After you and your dog have the "take" down, you want to begin tossing the disc!  As always, small steps are the key to success.  This move is similar to the take, but now the disc is leaving your hand instead of the dog taking it from your hand. Follow the same steps as the take, and slowly increase the distance of your throws. Return, drop, repeat!  Praise, praise, praise! There is a little bit of timing involved with this one, and the "around" move can help. 

This is a very important move, and it gives you a small lead on your dog when you are throwing the disc at any distance.  The "around" is simply having your dog go around your body right before you throw the disc for your dog.  Performing this move can seem tricky and frustrating at first, but has big rewards in the end.   Lead your dog around the back of your body with the disc from any side that you choose,  and give the command "around".  Only when the dog has gone around your body do you throw the disc! Return, drop, repeat!  Praise, praise, praise!!!!!!!!!!!!  Repeat this move until your dog is going around you 100% of the time on command.  Now spice it up with dog moves and trick throws!

Click here for Vid Clip-   AROUND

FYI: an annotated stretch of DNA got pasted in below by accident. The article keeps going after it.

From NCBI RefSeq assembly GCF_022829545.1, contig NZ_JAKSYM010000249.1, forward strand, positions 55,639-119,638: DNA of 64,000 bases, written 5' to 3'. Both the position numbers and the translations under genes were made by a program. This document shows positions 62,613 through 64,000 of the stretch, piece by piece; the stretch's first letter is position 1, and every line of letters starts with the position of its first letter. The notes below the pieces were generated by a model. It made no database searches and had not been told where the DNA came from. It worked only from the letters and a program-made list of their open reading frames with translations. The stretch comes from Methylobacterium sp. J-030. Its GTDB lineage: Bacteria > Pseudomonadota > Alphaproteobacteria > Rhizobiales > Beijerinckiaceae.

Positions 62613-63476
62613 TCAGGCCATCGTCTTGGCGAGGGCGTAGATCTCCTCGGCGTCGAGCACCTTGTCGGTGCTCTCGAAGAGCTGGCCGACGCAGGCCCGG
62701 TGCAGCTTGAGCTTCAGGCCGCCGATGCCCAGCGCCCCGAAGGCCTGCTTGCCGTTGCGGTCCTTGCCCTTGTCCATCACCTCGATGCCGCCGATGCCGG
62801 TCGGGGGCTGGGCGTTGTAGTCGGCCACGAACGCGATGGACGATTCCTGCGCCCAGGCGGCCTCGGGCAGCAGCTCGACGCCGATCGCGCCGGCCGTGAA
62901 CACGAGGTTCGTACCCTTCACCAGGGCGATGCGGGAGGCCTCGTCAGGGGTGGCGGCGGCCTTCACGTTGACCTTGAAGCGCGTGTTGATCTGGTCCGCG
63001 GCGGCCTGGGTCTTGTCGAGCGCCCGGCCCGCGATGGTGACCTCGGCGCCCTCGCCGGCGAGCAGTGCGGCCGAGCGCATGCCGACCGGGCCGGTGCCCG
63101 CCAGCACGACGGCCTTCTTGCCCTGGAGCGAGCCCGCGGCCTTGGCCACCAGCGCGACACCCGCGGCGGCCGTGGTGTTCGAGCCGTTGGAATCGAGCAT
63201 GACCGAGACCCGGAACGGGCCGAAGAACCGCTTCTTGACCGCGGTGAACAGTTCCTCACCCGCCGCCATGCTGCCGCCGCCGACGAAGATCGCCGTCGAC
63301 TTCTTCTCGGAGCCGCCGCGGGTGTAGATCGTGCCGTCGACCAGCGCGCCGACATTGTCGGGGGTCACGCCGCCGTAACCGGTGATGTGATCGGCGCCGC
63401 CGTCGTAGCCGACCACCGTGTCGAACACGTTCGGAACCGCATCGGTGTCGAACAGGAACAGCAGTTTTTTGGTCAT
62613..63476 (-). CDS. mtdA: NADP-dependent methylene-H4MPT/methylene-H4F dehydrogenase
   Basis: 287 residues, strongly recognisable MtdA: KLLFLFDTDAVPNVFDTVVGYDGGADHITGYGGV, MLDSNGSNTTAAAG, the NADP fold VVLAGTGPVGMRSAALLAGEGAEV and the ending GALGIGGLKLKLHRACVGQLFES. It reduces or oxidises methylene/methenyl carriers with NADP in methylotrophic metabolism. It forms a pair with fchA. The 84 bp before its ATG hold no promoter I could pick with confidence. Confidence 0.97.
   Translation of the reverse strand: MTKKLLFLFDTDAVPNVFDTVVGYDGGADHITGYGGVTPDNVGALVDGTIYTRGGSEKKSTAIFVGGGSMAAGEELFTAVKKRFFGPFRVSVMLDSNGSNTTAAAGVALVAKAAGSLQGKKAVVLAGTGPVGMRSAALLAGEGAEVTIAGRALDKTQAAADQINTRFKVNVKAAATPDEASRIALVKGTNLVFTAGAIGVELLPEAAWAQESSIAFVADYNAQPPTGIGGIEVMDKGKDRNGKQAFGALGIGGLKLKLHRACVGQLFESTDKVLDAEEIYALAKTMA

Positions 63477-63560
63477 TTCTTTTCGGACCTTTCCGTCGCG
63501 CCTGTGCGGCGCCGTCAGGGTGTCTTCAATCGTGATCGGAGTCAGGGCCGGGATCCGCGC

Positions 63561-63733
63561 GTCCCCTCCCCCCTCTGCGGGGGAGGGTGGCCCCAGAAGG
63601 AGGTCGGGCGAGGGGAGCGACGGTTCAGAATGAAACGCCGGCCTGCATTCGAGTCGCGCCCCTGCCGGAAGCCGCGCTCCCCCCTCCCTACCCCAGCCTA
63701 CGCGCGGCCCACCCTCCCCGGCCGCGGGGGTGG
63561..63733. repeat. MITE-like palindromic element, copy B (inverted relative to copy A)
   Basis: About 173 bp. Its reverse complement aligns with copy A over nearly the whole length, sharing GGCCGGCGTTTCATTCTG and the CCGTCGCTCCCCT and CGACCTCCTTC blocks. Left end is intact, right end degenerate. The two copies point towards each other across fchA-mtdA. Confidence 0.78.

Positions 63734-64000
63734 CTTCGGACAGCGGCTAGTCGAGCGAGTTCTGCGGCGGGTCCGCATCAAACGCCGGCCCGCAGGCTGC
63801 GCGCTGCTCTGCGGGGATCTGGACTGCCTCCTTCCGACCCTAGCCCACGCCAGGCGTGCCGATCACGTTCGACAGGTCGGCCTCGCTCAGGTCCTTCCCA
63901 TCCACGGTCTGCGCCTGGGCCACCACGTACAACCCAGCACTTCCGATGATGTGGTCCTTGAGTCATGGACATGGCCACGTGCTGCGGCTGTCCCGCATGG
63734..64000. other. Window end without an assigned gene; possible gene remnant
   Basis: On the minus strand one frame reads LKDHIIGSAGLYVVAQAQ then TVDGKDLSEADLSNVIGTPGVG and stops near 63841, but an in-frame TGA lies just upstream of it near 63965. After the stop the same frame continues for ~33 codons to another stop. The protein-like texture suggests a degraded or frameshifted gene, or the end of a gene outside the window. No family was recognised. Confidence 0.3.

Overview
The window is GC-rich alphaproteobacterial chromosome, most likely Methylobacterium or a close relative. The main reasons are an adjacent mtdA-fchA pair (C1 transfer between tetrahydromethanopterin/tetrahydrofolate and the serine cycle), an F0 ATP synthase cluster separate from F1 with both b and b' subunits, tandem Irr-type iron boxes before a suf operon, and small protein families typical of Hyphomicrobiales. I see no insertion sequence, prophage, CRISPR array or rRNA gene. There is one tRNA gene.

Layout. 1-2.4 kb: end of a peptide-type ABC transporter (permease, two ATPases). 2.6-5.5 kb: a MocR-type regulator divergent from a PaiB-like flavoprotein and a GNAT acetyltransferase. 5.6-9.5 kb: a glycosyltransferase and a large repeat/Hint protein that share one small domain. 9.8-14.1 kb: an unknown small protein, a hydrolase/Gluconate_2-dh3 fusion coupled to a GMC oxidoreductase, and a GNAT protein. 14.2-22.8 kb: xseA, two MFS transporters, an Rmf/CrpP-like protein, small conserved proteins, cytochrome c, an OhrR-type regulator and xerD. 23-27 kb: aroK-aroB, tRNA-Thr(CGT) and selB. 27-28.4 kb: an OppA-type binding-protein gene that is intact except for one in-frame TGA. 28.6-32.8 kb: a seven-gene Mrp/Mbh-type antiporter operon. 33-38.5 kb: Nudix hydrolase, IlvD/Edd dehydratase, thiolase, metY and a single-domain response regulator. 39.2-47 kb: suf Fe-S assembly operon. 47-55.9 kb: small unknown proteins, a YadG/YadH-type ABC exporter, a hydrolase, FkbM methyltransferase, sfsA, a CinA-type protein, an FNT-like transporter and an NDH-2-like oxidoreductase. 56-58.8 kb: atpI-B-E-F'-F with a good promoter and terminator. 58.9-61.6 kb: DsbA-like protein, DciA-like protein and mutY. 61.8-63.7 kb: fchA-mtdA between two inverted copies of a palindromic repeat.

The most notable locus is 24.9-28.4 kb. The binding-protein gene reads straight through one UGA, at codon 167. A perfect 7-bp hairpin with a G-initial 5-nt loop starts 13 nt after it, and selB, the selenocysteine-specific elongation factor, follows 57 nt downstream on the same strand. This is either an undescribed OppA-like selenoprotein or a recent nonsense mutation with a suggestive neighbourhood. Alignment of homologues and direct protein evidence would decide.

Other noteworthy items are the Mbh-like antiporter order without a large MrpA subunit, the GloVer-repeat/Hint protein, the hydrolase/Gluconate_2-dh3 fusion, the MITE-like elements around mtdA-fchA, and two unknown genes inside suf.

Dog moves!
In better terms, tricks!  Add some roll overs, high fives, waves, weaves, spins, flips, throughs, sits, back ups, walks, back stalls, overs and anything else you can dream up!  A lot of these moves are discovered by accident, so remember go out and have fun with your dog and play around!

Trick Throws and Moves
As varied as dog moves and too numerous to count!  Backhand, air bounce, wrist flips, sideways, skips, upside down, pushes, air brushes, kicks, body rolls, thumb toss, butterflies, nail delays, rim slides, behind the back toss etcetera, and the always impressive back vaults!  

Simply put, your dog uses your body as a launching to pad to catch a disc in air. These vary and include, but not limited to,  the back vault, reverse back vault, leg vault, chest vault, and reverse chest vault! As impressive as these moves are, they are not neccessary to be a  successful  or even a champion!  Many champions have been made without ever performing one of these moves!  It is very important to know your limitations!  Though impressive, these moves should be done with care and with your dog's safety in mind.  Consult a vet before vaulting your dog.  You want to make sure your dog is healthy enough and old enough to perform this task!  Use a vaulting vest to protect your body and to give your dog a good platform to jump from.  Now put it all together in a  freestyle routine!

Just like a figure skater, you will take all your tricks and combine them into a routine to music.  Make sure that you incorporate "flow" to your moves.  "Flow" is combining tricks of the dog and handler into a seamless and constantly moving routine, where the dog and handler move from one trick to another  with smooth transitions.  Routines last from 60-120 senconds long depending on the competition. Check out the differentCLUBSandORGANIZATIONS.

  Remember, you would not be doing any of this if it weren't for your dog, so HAVE FUN!!!!!!!!!!!!!!!!!!!!  You will always be a hero in the eyes of your dog!